Exercise: Linear Search

Exercise 7 Very easy

Prerequisites for the exercise

  1. PHP Functions
  2. PHP Control Flow
  3. All previous chapters


Create a function to search for a given value in an array.


Suppose we have a given array and want to check whether it has a given item in it or not.

This can easily be done by sequentially iterating over the array and comparing each subsequent element with the item to find.

An algorithm that operates in this manner in order to search for a value in a array is generally known as a sequential search, or linear search, algorithm.

The term 'linear' comes from the fact that the running time of this algorithm can be expressed as a linear function on the length of the array.

In this exercise, you have to create a function linear_search() that implements the linear search algorithm in order to search for an item in a given array.

Its general form should be as follows:

function linear_search($arr, $target) {
   // Code here...

Two arguments should be provided to the function — the first is the array where to search for the target item, while the second is the item itself.

The function should return true if the target exists in the array, or else false.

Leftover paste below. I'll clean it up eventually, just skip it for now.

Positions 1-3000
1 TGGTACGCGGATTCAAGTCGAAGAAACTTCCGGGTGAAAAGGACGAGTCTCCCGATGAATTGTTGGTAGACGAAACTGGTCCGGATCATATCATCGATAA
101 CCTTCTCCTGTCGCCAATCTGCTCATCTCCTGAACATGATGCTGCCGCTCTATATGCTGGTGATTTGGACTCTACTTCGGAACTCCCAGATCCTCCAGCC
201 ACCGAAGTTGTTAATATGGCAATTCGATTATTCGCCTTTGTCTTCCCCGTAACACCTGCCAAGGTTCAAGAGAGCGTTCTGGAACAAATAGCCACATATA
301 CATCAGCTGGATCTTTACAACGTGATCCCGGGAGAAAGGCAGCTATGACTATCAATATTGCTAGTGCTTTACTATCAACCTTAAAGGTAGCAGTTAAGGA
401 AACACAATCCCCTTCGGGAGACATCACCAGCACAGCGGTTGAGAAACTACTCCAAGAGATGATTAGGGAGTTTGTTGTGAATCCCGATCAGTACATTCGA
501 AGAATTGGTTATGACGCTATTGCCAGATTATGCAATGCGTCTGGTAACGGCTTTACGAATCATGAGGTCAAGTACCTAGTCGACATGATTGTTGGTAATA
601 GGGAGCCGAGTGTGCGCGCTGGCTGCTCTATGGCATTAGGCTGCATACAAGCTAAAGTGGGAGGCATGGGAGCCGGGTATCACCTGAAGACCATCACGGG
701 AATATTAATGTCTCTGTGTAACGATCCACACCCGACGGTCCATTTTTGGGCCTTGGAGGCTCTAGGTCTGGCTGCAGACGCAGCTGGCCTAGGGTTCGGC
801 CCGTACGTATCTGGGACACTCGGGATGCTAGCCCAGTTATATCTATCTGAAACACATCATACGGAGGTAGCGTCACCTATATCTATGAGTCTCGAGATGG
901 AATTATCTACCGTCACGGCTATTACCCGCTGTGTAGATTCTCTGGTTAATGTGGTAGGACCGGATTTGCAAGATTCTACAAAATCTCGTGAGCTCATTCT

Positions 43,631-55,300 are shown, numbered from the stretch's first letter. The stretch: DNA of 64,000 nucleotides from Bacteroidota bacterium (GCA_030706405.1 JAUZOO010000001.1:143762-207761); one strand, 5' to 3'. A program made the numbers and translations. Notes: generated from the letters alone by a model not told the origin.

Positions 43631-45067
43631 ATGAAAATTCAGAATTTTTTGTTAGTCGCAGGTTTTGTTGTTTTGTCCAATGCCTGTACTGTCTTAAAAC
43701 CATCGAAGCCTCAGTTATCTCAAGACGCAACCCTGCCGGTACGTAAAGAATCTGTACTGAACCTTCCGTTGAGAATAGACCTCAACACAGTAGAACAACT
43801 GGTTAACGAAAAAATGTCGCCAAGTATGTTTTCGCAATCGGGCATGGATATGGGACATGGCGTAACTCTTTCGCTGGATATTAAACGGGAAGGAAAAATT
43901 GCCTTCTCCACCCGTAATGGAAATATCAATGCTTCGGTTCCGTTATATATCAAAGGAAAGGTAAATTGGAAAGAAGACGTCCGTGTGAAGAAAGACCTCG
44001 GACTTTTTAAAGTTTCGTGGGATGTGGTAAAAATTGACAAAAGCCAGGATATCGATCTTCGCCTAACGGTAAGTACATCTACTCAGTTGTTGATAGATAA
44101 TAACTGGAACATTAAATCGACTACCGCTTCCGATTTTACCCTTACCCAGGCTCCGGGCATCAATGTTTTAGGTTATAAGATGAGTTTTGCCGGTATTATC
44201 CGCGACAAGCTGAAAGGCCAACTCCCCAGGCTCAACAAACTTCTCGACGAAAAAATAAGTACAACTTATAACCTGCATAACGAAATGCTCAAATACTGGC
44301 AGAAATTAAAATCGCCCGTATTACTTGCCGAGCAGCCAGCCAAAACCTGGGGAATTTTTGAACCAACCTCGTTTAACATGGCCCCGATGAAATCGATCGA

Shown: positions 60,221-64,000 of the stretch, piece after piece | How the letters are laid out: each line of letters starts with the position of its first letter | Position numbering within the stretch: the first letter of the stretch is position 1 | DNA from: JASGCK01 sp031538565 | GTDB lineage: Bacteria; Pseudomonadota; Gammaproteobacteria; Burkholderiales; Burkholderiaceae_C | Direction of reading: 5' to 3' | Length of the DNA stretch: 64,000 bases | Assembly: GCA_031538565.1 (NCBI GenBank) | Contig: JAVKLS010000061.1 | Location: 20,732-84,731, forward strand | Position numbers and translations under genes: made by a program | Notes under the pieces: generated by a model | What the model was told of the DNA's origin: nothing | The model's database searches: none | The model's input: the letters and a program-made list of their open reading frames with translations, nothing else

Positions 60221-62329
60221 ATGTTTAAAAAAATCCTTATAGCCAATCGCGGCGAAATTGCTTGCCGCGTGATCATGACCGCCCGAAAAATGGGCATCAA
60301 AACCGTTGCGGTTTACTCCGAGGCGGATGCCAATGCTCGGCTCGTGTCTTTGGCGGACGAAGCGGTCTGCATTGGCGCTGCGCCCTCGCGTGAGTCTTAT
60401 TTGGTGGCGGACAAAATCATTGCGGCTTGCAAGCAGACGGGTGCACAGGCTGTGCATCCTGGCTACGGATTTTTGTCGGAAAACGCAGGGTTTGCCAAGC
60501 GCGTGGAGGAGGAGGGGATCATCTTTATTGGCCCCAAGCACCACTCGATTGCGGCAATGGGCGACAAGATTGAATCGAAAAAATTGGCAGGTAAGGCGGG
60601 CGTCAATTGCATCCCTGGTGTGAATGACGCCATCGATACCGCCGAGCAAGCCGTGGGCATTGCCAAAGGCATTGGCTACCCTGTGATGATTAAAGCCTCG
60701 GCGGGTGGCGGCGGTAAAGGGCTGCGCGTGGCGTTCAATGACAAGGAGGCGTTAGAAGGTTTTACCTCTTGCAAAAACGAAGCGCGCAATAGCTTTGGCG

Note that the function should search exactly for the target in the array.

Shown below are a couple of examples of the usage of the function:


function linear_search($arr, $target) { /* ... */ }

var_dump(linear_search([1, 2, 3], 2));
var_dump(linear_search([1, 2, 3], '2'));
var_dump(linear_search(['2', '4', '6'], '2'));
var_dump(linear_search(['2, 6', '1, 4'], '2'));
var_dump(linear_search([false, false, false, true], false));
bool(true) bool(false) bool(true) bool(false) bool(true)
View Solution

New file

Inside the directory you created for this course on PHP, create a new folder called Exercise-7-Linear-Search and put the .php solution files for this exercise within it.


Since we need to go over each and every item of the given array in search of the item to find, we ought to use for.

The basic setup of for is shown below:


function linear_search($arr, $target) {
   for ($i = 0; $i < count($arr); $i++) {
      // Code here.

$i is a counter variable to keep track of the index of each new item in the array. It's initialized to 0. The condition $i < count($arr) makes sure that the loop iterates over the entire length of $arr. The last expression $i++ simply increments $i to point to the next item in the list.

With this in place, what needs to be done next is everything inside the loop. In each iteration, we need to compare $arr[$i] with $target via the === operator and return true from the function if both the values match.

However, if there is no match upto the end of the array, then nothing would be returned from within the loop and hence the loop would reach its end as usual. It's at this point, when execution moves out of the loop to the next statement, that we return false to signal the fact that no match was found for $target in the loop.

Altogether, we arrive at the following code:


function linear_search($arr, $target) {
   for ($i = 0; $i < count($arr); $i++) {

      // If a match is found, return true.
      if ($arr[$i] === $target) {
         return true;

   // No match was found, hence return false.
   return false;

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